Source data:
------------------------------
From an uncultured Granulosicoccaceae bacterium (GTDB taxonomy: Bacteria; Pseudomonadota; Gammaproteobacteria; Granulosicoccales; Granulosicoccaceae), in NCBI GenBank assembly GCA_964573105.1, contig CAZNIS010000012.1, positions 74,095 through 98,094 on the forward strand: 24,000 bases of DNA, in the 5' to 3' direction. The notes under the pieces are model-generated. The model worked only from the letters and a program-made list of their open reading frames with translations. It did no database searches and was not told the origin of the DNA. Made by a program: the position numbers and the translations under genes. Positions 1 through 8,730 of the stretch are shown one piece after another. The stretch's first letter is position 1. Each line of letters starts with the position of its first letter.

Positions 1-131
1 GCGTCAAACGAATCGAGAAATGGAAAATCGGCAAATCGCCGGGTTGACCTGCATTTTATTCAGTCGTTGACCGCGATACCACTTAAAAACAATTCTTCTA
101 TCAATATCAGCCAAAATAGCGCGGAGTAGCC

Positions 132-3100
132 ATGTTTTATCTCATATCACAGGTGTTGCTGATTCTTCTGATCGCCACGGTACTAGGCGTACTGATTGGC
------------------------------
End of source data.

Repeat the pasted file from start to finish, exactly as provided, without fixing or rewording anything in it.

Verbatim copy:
From an uncultured Granulosicoccaceae bacterium (GTDB taxonomy: Bacteria; Pseudomonadota; Gammaproteobacteria; Granulosicoccales; Granulosicoccaceae), in NCBI GenBank assembly GCA_964573105.1, contig CAZNIS010000012.1, positions 74,095 through 98,094 on the forward strand: 24,000 bases of DNA, in the 5' to 3' direction. The notes under the pieces are model-generated. The model worked only from the letters and a program-made list of their open reading frames with translations. It did no database searches and was not told the origin of the DNA. Made by a program: the position numbers and the translations under genes. Positions 1 through 8,730 of the stretch are shown one piece after another. The stretch's first letter is position 1. Each line of letters starts with the position of its first letter.

Positions 1-131
1 GCGTCAAACGAATCGAGAAATGGAAAATCGGCAAATCGCCGGGTTGACCTGCATTTTATTCAGTCGTTGACCGCGATACCACTTAAAAACAATTCTTCTA
101 TCAATATCAGCCAAAATAGCGCGGAGTAGCC

Positions 132-3100
132 ATGTTTTATCTCATATCACAGGTGTTGCTGATTCTTCTGATCGCCACGGTACTAGGCGTACTGATTGGC